The DHS officer adjudicates the case, including re-verifying the refugee’s information, taking fingerprints, and interviewing the refugee at length regarding their history and flight. The DHS officer determines if the refugee meets the criteria for the U.S. Refugee Admissions Program and qualifies to be resettled in the United States. If approved, the applicant and his/her family undergo medical exams, which are standard for all applicants seeking to reside permanently in the United States.
At the same time, the RSC and DHS work together to submit the refugee’s information into a U.S.-based security screening process, which compares biometric information, personal data, and the refugee’s application information against a wide array of U.S. government databases, including from the FBI, Departments of Homeland Security, State, and Defense, as well as the National Counterterrorism Center. Refugees are subject to the highest level of security checks of any category of traveler to the United States. More information on refugee security screening is available online at https://www.uscis.gov/refugeescreening.
A non-governmental organization (NGO) working under agreement with PRM in the U.S. then agrees to be the refugee's sponsor. Refugees approved for admission are offered a short cultural orientation program to introduce them to life in the United States. Once all security and health checks are complete, refugees are scheduled for travel to the US.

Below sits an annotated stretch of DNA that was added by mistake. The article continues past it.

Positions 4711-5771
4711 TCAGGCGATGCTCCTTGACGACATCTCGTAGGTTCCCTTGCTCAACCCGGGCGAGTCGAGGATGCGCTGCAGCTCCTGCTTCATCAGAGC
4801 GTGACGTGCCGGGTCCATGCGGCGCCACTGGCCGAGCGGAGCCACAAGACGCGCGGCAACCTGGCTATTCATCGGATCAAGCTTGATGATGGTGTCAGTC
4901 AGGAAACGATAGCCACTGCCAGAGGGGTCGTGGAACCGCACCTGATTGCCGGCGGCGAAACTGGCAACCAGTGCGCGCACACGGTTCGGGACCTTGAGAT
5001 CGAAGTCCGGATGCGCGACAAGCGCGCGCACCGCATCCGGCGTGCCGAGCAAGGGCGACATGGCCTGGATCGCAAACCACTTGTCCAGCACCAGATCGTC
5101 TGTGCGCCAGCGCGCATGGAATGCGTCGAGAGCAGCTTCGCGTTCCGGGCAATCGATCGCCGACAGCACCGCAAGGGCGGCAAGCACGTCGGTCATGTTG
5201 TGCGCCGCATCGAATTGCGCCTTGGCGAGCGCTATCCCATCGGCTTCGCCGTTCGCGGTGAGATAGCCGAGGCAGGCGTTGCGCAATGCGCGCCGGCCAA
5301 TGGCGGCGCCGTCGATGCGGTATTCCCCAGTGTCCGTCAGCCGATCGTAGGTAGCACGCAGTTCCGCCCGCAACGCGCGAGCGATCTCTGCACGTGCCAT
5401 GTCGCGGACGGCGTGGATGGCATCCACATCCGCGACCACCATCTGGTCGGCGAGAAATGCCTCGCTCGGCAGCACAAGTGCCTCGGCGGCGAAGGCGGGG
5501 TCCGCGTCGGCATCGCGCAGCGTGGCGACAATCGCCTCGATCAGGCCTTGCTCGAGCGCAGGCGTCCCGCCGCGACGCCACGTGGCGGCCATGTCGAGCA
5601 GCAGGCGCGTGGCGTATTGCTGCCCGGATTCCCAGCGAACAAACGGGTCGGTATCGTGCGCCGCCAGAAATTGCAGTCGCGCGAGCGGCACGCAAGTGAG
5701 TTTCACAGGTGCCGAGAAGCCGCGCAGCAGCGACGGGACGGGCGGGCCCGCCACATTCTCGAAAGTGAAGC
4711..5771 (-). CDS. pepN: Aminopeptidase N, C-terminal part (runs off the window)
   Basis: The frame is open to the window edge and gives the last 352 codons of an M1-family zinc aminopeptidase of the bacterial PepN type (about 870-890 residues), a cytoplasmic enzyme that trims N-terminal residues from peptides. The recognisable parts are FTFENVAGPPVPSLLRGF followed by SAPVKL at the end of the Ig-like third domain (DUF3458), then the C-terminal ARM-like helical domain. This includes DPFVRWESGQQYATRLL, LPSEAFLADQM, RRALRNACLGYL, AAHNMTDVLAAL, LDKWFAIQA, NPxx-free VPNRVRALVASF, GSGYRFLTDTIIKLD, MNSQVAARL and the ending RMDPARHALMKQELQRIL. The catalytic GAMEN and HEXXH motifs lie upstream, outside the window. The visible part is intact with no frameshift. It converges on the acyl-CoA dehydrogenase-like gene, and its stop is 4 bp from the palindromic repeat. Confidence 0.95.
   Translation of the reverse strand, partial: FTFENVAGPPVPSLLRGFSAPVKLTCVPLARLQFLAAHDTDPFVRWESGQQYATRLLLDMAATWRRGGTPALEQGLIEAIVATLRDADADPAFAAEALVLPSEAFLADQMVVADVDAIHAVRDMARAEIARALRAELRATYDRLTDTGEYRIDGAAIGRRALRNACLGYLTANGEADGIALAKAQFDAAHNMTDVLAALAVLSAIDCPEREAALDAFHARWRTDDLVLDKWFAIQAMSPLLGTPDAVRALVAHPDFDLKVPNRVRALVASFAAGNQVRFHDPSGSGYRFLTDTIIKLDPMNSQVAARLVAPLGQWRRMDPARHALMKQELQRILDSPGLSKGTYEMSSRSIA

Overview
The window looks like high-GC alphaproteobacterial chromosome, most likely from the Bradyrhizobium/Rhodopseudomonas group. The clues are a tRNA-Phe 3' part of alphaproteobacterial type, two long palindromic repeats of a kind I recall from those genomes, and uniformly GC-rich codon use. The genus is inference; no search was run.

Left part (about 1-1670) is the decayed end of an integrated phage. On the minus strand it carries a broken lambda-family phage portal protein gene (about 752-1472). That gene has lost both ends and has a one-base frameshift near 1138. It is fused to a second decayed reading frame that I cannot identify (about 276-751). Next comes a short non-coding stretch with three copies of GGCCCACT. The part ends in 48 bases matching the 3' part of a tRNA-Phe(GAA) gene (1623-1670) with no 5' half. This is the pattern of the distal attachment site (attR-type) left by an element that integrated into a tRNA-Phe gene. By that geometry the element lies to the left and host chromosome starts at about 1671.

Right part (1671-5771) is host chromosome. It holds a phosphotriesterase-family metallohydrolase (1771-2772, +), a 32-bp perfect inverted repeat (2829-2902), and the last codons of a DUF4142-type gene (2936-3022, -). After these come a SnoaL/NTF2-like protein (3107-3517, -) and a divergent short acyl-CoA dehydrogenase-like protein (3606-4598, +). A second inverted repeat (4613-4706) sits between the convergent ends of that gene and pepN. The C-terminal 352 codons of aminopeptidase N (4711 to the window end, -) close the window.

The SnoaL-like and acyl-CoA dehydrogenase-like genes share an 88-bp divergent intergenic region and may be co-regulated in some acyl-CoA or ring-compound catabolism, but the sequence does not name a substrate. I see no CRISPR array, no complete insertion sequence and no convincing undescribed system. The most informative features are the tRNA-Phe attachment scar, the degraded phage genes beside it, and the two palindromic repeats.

How much time does the entire process typically require?
Worldwide, the average processing time is about 18 to 24 months. But every case is different, and processing times vary.
How do you decide who gets in to the United States under this program and who doesn't?
The Department of Homeland Security has the authority to make this decision. Under U.S. law, a refugee must have a well-founded fear of persecution based on one of the five “protected grounds”:
Membership in a particular social group
Furthermore, a refugee must be deemed admissible to the U.S. and not be firmly resettled in a third country. For a list of grounds that would disqualify a refugee from resettling in the United States, please visit the U.S. Citizenship and Immigration Services website at http://www.uscis.gov/portal/site/uscis.
Is my nuclear and/or extended family eligible to join me?
Generally a "case" consists of the principal applicant, his or her spouse, and unmarried children under the age of 21. Additional relatives may be considered on a case by case basis. For example please see the Frequently Asked Questions (FAQs) Regarding the P-2 for Approved Iraqi 130 Beneficiaries for more information.